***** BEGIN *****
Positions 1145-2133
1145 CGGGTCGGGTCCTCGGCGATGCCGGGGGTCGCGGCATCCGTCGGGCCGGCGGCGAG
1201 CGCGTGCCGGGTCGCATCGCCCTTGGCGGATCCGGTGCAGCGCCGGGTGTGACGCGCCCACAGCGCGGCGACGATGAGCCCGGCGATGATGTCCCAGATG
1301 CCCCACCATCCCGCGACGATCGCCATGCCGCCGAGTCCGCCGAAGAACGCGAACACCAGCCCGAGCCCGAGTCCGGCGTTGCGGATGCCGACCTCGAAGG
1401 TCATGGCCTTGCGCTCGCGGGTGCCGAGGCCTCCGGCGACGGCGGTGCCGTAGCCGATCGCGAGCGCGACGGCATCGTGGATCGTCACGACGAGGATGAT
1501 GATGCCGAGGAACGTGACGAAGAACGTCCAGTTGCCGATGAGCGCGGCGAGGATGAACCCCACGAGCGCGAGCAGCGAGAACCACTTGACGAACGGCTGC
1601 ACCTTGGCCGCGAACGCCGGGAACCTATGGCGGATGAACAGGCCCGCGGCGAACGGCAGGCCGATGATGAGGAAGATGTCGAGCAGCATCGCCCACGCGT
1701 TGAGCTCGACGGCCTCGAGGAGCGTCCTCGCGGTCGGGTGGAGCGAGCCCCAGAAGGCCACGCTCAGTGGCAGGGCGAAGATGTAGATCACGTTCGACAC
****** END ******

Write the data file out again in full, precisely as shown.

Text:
Positions 1145-2133
1145 CGGGTCGGGTCCTCGGCGATGCCGGGGGTCGCGGCATCCGTCGGGCCGGCGGCGAG
1201 CGCGTGCCGGGTCGCATCGCCCTTGGCGGATCCGGTGCAGCGCCGGGTGTGACGCGCCCACAGCGCGGCGACGATGAGCCCGGCGATGATGTCCCAGATG
1301 CCCCACCATCCCGCGACGATCGCCATGCCGCCGAGTCCGCCGAAGAACGCGAACACCAGCCCGAGCCCGAGTCCGGCGTTGCGGATGCCGACCTCGAAGG
1401 TCATGGCCTTGCGCTCGCGGGTGCCGAGGCCTCCGGCGACGGCGGTGCCGTAGCCGATCGCGAGCGCGACGGCATCGTGGATCGTCACGACGAGGATGAT
1501 GATGCCGAGGAACGTGACGAAGAACGTCCAGTTGCCGATGAGCGCGGCGAGGATGAACCCCACGAGCGCGAGCAGCGAGAACCACTTGACGAACGGCTGC
1601 ACCTTGGCCGCGAACGCCGGGAACCTATGGCGGATGAACAGGCCCGCGGCGAACGGCAGGCCGATGATGAGGAAGATGTCGAGCAGCATCGCCCACGCGT
1701 TGAGCTCGACGGCCTCGAGGAGCGTCCTCGCGGTCGGGTGGAGCGAGCCCCAGAAGGCCACGCTCAGTGGCAGGGCGAAGATGTAGATCACGTTCGACAC